• Won’t go out without the phone

4) When you’re having dinner with your family…

  • You are busy reading anything you can find, including the nutrition information
  • You are an active participant in the conversation around the table
  • You’re on your phone

5) You’re in the middle of talking to your friends, and your phone vibrates. You…

  • Put your hand in your pocket to touch the phone
  • Ignore the phone. It can wait.
  • Tell your friend to hold on, and look at the phone

6) Shabbos afternoon…

  • You’re hanging around your house
  • You make arrangements and spend time with family or friends.
  • You’re in your room

7) When you go to a friend’s bar mitzvah…

  • You have a nice time but end up in the hallway hanging out most of the time
  • You’re on the dance floor all night. You leave at the end looking like a sweaty mess
  • He’s not that good of a friend. You’ll skip this one.

8) When someone wakes you up in the morning…

  • You grumble and begin the process of waking up
  • You get out of bed ready to rumble
  • You throw the nearest object at the person

9) In school…

  • You’re friendly with a group of kids
  • You get along with pretty much everyone
  • You have one or two kids you hang out with

10) If you’re playing electronics…

  • After about an hour it starts getting boring
  • After 15 minutes it becomes boring
  • You play next to an outlet so there are no interruptions

Now, for each “A” give yourself 2 points, for each “B” give yourself 3 points, and for each “C” give yourself 1 point. If you have between 10–16 points, you’re not social at all. You need to ease off the electronics and start getting together with friends. If you have between 17–23 points, you’re decently social, but it wouldn’t be a bad idea to get out a little more. If you have 24 or more points, you’re very social, although it still doesn’t mean you should sit and play electronics all day. Again, this quiz is not scientifically accurate; it’s just a fun way of guesstimating your social life.

In any case, most parents these days are worried that their children aren’t developing socially. When your parents were younger, people interacted more; there were no cellphones, and if you wanted to speak to someone you called or went to their house. It’s not anyone’s fault that kids have phones and communicate via texting. This is a new generation with new challenges.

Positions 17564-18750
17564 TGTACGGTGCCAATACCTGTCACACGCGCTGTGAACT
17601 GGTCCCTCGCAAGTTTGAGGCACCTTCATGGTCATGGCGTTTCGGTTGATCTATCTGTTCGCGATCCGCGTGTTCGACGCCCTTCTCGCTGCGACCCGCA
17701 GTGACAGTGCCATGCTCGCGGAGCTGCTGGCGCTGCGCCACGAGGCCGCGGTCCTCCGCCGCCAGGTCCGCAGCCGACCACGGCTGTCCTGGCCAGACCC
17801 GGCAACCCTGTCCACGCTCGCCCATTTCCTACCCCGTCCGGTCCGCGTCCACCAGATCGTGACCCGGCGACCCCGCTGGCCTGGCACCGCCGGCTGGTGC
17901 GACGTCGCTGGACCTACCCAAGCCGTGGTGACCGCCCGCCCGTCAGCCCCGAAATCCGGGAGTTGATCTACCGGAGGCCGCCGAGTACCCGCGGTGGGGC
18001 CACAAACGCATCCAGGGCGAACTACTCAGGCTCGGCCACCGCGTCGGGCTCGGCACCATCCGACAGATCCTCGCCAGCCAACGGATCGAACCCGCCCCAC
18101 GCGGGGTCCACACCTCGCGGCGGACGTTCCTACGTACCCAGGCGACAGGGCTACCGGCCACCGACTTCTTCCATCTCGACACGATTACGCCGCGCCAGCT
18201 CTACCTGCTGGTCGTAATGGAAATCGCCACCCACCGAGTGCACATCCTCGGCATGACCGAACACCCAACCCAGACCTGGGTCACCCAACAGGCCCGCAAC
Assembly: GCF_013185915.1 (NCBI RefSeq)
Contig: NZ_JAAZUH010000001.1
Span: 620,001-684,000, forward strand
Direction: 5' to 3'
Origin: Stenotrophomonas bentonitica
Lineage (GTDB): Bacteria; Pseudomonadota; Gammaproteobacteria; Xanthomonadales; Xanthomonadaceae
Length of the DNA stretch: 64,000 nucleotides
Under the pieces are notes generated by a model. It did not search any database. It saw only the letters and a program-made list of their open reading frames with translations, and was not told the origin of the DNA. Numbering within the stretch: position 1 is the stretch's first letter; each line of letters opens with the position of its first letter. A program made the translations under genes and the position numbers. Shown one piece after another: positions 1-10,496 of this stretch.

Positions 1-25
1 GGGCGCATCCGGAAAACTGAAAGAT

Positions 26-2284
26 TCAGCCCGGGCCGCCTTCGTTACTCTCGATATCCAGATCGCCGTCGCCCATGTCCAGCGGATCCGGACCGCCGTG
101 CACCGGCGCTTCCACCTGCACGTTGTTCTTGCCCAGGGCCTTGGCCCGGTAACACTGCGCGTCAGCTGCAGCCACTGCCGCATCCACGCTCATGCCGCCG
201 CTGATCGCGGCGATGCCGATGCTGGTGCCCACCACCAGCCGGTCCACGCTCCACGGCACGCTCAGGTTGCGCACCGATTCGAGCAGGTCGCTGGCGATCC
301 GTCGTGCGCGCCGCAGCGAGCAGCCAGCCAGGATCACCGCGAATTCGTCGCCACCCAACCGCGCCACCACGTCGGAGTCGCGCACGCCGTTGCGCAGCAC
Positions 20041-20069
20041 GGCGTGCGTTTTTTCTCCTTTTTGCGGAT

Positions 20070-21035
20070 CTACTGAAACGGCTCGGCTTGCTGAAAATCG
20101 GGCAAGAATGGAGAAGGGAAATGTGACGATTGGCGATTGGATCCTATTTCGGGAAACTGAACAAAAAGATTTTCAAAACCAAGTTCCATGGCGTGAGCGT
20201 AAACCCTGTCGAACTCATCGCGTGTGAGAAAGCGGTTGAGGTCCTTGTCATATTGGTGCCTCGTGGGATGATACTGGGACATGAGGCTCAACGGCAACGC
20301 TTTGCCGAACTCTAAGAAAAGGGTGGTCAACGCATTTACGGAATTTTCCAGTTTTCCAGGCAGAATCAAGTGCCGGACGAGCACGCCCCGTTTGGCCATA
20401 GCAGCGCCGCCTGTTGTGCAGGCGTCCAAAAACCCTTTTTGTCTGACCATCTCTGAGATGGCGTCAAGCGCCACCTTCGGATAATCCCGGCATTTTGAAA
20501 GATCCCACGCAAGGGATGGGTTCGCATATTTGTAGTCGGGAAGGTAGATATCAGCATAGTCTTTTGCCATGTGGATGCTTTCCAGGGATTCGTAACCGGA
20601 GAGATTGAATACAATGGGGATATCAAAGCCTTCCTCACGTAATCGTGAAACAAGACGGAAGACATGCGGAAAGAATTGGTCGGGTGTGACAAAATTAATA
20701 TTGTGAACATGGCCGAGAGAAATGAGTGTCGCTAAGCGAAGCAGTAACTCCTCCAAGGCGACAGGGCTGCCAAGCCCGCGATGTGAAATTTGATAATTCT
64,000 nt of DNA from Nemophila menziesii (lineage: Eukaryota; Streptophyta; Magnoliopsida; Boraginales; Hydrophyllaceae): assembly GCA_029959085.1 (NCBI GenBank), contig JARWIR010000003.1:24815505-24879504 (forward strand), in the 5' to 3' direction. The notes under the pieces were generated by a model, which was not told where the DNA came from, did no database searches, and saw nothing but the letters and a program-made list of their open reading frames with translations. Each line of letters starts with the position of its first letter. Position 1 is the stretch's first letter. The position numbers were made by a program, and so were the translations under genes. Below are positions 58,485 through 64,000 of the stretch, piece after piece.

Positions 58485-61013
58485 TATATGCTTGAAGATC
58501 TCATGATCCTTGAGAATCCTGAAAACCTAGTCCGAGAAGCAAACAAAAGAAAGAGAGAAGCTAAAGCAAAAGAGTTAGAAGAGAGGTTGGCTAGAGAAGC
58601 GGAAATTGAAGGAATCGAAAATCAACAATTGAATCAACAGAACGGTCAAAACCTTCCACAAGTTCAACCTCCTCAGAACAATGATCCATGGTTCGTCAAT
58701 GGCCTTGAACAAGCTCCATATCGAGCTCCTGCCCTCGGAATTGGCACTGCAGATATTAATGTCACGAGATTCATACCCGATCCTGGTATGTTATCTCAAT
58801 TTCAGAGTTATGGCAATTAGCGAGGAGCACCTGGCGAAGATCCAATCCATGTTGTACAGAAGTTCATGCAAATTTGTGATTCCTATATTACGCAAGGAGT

These challenges affect you and your parents. You need to be aware of how often you’re using electronics and understand that you can’t let it control you. That could mean limiting the amount of time you use electronics, and/or increasing the amount of time you spend with your friends (and, yes, even with your family).

So what can you do if your parents are annoyed every time you “chill out?” I think you should be proactive. Before playing electronics, tell your parents that you need a little downtime. Make sure that you aren’t on your phone for too long, and when you’re finished let your parents know. For example, if you are playing a game for 20 minutes, and then stop and read a book for 15 minutes, your mom will think you’ve been playing for 35 minutes.

Another idea is to prove to your parents how social you can be. Be involved at dinner time, hang out with your siblings once in a while, and try to be upbeat whenever possible. This will show your parents that the downtime isn’t affecting you negatively.

Rabbi Yitzie Ross is a well-known rebbe and parenting adviser. To sign up for the weekly e‑mails and read the comments, visit